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Westerner 11/17/2019 09:00
A Russian national was shot by a Border Patrol agent Thursday night in the Arizona desert near Lukeville, on the Mexican border southwest of Tucson. The individual, whose identity was not released by authorities, was taken to a Phoenix-area hospital. Around 7:15 p.m., the agent "responded to a single subject suspected of crossing the border illegally just east of Lukeville," a Customs and Border Protection spokesman said. As the agent attempted to detain the person, a struggle took place, and the agent shot the individual. The Russian's name or other identifying information was not released by federal authorities Friday, when CBP informed the press about the incident. Lukeville is an unincorporated hamlet with a border crossing, and lies wi.
Westerner 11/16/2019 06:25
Stone Bank Elementary School in Oconomowoc (Wisconsin) has canceled its first grade Thanksgiving play "out of respect for Native Americans" and concerns about "the sensitivity of this time in our history." "Unfortunately, the children are unable to dress as a Pilgrim or Native American," teachers wrote in an email to parents. "We apologize if you already purchased or made your child’s costume. There have been some conversations and concerns about the accuracy of the first Thanksgiving story. Out of respect for Native Americans, and the sensitivity of this time in our history, we are not going to reenact the first Thanksgiving story. "Please disregard the practice paper your child has been busy reading over the last few days. We still plan t.
Westerner 11/15/2019 18:15
A federal appeals court ruled this week that the Trump administration illegally excluded millions of tons of dangerous and toxic materials in public use from a safety review. that the Environmental Protection Agency (EPA) must include risks from asbestos, lead and other toxins regardless of whether or not they are currently being produced. The substances are still present in some homes, including in home insulation, house paint and other products. Under the Obama administration, the EPA said it would take risks posed by older products into consideration under the congressionally mandated safety review. However, the Trump administration has sought to limit the review to products that are currently being manufactured, ...
Westerner 11/15/2019 18:09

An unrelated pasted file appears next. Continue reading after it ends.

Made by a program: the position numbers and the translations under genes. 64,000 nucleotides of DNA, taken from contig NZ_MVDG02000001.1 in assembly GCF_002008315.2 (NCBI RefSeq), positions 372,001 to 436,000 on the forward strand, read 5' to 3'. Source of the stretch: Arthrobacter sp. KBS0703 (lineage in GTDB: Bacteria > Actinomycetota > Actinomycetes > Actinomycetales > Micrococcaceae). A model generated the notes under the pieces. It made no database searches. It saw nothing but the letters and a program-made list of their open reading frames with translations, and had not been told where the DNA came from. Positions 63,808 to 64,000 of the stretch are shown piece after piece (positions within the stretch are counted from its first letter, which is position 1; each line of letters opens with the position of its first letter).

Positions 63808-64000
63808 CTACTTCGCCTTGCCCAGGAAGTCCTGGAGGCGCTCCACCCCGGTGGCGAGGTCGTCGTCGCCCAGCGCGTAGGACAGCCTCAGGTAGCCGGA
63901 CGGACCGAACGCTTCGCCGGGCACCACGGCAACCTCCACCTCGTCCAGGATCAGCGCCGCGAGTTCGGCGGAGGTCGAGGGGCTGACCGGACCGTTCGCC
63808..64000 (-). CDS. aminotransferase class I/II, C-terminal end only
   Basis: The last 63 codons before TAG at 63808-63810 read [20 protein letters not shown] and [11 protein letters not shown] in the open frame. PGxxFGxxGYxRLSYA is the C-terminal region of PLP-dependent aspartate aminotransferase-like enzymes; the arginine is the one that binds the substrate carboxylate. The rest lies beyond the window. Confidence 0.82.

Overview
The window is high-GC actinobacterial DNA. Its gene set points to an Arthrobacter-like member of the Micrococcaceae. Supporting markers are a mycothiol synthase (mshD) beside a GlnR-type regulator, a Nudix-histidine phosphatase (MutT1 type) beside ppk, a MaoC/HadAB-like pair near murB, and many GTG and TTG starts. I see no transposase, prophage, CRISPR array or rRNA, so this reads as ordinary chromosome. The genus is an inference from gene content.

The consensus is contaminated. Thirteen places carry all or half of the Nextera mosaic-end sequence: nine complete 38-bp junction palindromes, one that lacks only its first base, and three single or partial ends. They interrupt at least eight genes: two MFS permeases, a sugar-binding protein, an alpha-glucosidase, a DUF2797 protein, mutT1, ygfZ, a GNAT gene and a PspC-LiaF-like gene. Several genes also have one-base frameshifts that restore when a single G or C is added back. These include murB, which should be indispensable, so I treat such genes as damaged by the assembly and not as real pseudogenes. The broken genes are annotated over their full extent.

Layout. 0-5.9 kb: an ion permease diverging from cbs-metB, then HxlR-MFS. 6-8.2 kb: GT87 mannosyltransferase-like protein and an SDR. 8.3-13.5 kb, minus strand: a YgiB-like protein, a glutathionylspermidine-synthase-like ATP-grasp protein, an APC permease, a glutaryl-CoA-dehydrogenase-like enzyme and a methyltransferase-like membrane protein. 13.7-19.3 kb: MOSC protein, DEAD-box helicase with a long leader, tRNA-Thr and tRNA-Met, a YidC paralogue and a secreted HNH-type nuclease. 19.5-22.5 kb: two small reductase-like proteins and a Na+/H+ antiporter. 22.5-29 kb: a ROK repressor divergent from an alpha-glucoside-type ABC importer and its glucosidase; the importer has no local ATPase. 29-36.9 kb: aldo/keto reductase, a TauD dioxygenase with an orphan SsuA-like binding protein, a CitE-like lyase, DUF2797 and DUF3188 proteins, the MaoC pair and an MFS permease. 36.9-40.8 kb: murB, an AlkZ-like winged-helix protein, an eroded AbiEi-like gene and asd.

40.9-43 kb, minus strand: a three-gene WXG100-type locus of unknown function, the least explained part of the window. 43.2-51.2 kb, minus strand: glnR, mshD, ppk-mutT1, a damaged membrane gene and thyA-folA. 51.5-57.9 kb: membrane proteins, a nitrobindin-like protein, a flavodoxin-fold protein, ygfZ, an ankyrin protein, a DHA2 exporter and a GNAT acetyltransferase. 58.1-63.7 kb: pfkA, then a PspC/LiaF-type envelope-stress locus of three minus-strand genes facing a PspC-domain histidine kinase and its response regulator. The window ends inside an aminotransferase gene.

A federal judge yesterday declined to impose an emergency stop to bison hunting near Yellowstone National Park. On the eve of Montana's bison-hunting season starting today, U.S. District Judge Beryl Howell rejected a by Montana resident Bonnie Lynn and her group called Neighbors Against Bison Slaughter. Since actual hunting isn't imminent, Howell declared the "plaintiffs fail to demonstrate the exigency" required for a temporary restraining order. In another blow to Lynn, Howell also granted the government's request to move the case from the District of Columbia to Montana. "The citizens concerned about the hunt's intensity are citizens of Montana," Howell noted. "Many of the citizens who will be denied the chance to hunt if plaintiffs succ.
Westerner 11/15/2019 16:48
The Trump administration abruptly disbanded an advisory committee earlier this month whose recent recommendations to greater privatize national parks were met with heavy criticism. The Interior Department quietly ended meetings of the Outdoor Recreation Advisory Committee on Nov. 1, more than four months before its charter was set to expire on. March 13, 2020.
Westerner 11/15/2019 14:54
TGIFF! Its Fiddle Friday and we also hear some Country Roots as we go back to May 28, 1930 with the Mississippi Possum Hunters and . According to the liner notes "Two fiddler shared on honors on the Possum Hunter's sessions: John Holloway, a carpenter by trade, and Lonnie Ellis." On today's tune, "Holloway plays the fiddle, backed by Pete Herring of Poplar Creek on guitar and Ellis on mandolin." THE WESTERNER.
Westerner 11/15/2019 06:51